Private rental prices paid by tenants in the UK rose by 6.2% in the 12 months to January 2024, unchanged for the second consecutive month.
Annual private rental prices increased by 6.1% in England, 7.0% in Wales and 6.8% in Scotland in the 12 months to January 2024.
Within England, London had the highest annual percentage change in private rental prices in the 12 months to January 2024, at 6.9%, while the North East saw the lowest, at 4.7%.
UK estimates for the latest two months are provisional and subject to revision. All statistics are non-seasonally adjusted estimates, unless explicitly stated otherwise.
Change to this release
The last planned release of the Index of Private Housing Rental Prices (IPHRP) was on 14 February 2024. As part of our continuous improvement of UK price statistics, these statistics have been superseded by our new, monthly "Private rent and house prices, UK" bulletin, in which we will continue to publish housing statistics and links to relevant tables and datasets.
We published our Redevelopment of private rental prices statistics, impact analysis article, comparing the IPHRP and the new Price Index of Private Rents (PIPR), on 1 December 2023.
The change to this release was planned as part of the Office for National Statistics's (ONS) redevelopment of private rental price statistics and unifies ONS' private rental price and house price statistics into a single housing release. Contact email@example.com with any questions or feedback.Back to table of contents
Private rental prices paid by tenants in the UK increased by 6.2% in the 12 months to January 2024 (provisional estimate). The annual rate has remained unchanged since November 2023, and represents the joint-highest annual percentage change since this UK data series began in January 2016.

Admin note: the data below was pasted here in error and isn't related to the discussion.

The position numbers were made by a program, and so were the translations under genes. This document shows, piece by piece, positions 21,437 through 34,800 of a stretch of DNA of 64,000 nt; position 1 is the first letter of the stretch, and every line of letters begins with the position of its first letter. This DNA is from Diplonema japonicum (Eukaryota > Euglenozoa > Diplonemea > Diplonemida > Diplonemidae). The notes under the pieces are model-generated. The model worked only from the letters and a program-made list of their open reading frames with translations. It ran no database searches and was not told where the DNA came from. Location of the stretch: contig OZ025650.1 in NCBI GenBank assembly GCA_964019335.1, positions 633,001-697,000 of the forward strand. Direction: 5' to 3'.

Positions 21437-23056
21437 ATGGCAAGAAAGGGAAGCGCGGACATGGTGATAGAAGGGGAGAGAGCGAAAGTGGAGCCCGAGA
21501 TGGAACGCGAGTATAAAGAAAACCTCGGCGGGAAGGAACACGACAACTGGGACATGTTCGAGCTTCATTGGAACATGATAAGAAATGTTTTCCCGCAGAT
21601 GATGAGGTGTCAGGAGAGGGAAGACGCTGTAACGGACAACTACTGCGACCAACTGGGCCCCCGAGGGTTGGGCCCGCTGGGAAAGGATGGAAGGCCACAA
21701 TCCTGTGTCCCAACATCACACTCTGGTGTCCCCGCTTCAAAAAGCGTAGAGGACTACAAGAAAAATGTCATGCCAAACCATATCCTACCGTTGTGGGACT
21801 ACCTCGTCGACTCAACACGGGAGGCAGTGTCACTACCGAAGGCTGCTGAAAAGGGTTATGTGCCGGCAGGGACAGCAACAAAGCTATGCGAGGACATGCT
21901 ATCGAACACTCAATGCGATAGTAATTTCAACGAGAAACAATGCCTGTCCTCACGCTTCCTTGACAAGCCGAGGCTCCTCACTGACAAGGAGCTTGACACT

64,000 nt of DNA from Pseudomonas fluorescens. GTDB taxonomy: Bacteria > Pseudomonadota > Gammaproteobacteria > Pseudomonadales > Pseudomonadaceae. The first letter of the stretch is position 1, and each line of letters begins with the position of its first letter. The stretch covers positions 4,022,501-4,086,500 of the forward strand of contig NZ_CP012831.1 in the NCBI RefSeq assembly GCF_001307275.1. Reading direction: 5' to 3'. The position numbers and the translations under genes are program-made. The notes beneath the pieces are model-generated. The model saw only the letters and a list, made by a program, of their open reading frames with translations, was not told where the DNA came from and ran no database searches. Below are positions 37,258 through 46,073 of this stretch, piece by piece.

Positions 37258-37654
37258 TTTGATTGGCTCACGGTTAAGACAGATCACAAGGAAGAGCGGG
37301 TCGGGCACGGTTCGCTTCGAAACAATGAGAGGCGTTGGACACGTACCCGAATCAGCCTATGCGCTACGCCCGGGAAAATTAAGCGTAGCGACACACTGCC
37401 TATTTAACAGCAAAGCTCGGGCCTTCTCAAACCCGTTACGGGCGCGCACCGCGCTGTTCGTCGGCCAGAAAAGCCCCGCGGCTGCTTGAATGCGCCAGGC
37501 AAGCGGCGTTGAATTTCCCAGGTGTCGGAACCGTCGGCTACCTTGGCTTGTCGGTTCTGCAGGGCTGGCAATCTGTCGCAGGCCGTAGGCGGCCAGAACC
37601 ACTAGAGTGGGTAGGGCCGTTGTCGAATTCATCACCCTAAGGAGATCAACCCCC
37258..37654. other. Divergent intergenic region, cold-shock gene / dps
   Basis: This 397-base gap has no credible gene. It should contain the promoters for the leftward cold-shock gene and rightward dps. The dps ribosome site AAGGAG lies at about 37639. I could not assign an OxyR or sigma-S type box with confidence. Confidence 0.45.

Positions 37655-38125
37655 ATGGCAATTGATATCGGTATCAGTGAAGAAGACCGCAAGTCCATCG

The annual inflation rate of private rental prices in the UK began to increase in the second half of 2021 (Figure 1). Annual growth was seen across all regions except London, where prices decreased. The annual percentage change in rents increased across all regions in 2022, including in London, and this generally continued during 2023.
In the 12 months to January 2024, rental prices for the UK (excluding London) increased by 5.9% (provisional estimate) the same annual percentage change as the previous two months. Private rental prices in London account for almost a third of UK rental expenditure, as shown in our Index of Private Housing Rental Prices, UK: annual weights analysis dataset.
Private rental prices in London increased by 6.9% in the 12 months to January 2024. This was up from 6.8% in the 12 months to December 2023, and represents the joint-highest annual percentage change since this London data series began in January 2006.
The Royal Institution of Chartered Surveyors (RICS) reported an increase in tenant demand, in their January 2024 UK Residential Market Survey, in the three months to January. However, respondents once again noted a decline in the volume of new landlord instructions. RICS also noted that the imbalance between supply and demand is still expected to drive rental prices higher over the coming months.
Supply and demand pressures can take time to be reflected in the Index of Private Housing Rental Prices (IPHRP). This is because the index reflects price changes for all private rental properties, rather than only newly advertised rental properties. We explain how we measure price change in the IPHRP in our Measuring rents: stock vs flow blog post.Back to table of contents
In England, private rental prices increased by 6.1% in the 12 months to January 2024, unchanged from the increase in the 12 months to December 2023. When London is excluded from England, private rental prices increased by 5.7% in the 12 months to January 2024. The figures are the joint-highest annual percentage changes since these data series began in January 2006.